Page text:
Vitamin C is required for the biosynthesis of collagen, L-Carnitine and certain neurotransmitters; it is also involved in protein metabolism. Collagen is an essential component of connective tissue which helps aid the body’s healing process. Vitamin C is also a physiological antioxidant that has the ability to create other antioxidants in the body, this makes it an important part of immune function. It also improves the absorption of iron that is found in plants. Extended periods of Vitamin C restriction can lead to scurvy.
Fruits and vegetables are the best sources of Vitamin C. Citrus fruits, bell peppers, kiwis, broccoli, strawberries, brussels sprouts, cabbage, tomatoes, cauliflower, spinach and potatoes are all excellent sources of Vitamin C. Ascorbic acid(a synonym for Vitamin C) is water soluble and can be destroyed by heat which means certain methods of food preparation can significantly alter Vitamin C content. If eating food specifically for Vitamin C content the food should be consumed raw as often as possible and at peak freshness. If you do cook vegetables, steaming them minimizes vitamin loss when compared to other methods of preparation.
Vitamin C supplements are usually available in the form of ascorbic acid. Ascorbic acid has been show to have the same bioavailability(proportion of a substance that enters the circulation when introduced to the body and so is able to have an active effect) as that found in fruits and vegetables. Ascorbic acid base Vitamin C supplements have been proven to be effective and they are also relatively inexpensive making them among the most popular supplements overall.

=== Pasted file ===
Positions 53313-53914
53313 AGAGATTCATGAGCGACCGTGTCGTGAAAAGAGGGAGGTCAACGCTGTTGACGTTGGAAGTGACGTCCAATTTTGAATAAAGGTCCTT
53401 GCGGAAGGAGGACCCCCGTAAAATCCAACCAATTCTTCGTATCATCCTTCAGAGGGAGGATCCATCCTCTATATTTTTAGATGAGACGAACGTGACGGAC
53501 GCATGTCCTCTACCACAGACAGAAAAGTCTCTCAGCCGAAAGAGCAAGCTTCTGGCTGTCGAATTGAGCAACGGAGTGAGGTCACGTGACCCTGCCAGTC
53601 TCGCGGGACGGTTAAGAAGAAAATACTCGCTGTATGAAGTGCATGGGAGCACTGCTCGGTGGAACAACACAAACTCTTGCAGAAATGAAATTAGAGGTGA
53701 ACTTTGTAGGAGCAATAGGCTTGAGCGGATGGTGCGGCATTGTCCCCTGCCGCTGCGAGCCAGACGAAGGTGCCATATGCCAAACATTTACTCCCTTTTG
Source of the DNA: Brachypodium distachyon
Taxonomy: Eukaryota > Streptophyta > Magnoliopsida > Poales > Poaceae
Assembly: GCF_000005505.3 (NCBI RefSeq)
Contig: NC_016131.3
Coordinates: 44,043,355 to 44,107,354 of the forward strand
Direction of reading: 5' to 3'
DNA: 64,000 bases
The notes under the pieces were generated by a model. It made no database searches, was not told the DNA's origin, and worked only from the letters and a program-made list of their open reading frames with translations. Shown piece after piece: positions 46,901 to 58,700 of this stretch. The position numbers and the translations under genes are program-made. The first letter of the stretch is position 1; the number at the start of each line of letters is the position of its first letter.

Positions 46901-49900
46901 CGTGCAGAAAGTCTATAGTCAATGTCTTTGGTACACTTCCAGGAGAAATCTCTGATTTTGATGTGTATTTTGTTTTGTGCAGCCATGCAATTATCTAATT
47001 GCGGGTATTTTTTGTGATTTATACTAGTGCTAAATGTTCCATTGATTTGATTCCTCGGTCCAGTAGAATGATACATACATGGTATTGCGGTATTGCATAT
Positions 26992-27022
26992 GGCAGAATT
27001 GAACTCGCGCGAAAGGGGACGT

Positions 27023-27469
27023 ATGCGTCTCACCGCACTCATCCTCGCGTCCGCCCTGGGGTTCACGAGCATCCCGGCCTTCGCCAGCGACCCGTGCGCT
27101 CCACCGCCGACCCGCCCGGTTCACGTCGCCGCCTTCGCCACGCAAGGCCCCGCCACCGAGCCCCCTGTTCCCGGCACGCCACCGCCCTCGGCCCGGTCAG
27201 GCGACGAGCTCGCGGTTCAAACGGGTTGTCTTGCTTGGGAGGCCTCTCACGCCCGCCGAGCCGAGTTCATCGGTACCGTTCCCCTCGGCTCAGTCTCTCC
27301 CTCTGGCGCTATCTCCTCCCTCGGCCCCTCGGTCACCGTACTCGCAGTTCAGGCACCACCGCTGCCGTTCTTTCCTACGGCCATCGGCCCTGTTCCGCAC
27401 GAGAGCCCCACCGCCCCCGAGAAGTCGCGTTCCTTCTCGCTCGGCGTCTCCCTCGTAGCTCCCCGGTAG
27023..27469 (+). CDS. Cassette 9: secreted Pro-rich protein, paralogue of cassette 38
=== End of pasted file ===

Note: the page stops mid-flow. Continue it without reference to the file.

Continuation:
Acute Vitamin C deficiency leads to scurvy. Symptoms of scurvy take around a month to begin appearing once Vitamin C intakes falls beneath 10mg/day. The first signs of scurvy are fatigue and swelling of the gums; once it progresses it leads to a litany of terrible effects which include joint pain due to the loss of connective tissue, loss of teeth and bleeding of the gums. If left untreated scurvy will ultimately lead to death. Scurvy was common among sailors who undertook long voyages until the 18th century when it was discovered that citrus fruit could fend it off. Scurvy is now extremely rare in developed countries.
Even though scurvy is now rare amongst developed populations, chronic Vitamin C deficiency is still relatively common. The populations who are most at risk of Vitamin C deficiency are smokers, infants who are fed boiled or evaporated milk, people with limited food variety and people who suffer from intestinal malabsorption problems.
Vitamin C may be helpful in both cancer protection as well as cancer treatment due to its ability to limit the formation of carcinogens. Case studies have shown an inverse relationship between dietary Vitamin C and many different prevalent forms of cancer. It also leads to a reduced risk of cardiovascular disease as the anti-oxidants found in Vitamin C lead to less oxidative damage as well as improved nitric oxide production and vasodilation which improves blood flow and reduces the buildup of plaque. Vitamin C also reduces the risk of Age Related Macular Degeneration and glaucoma, and may even shorten the duration of the common cold. There are minimal risks associated with excess Vitamin C intake due to its water solubility.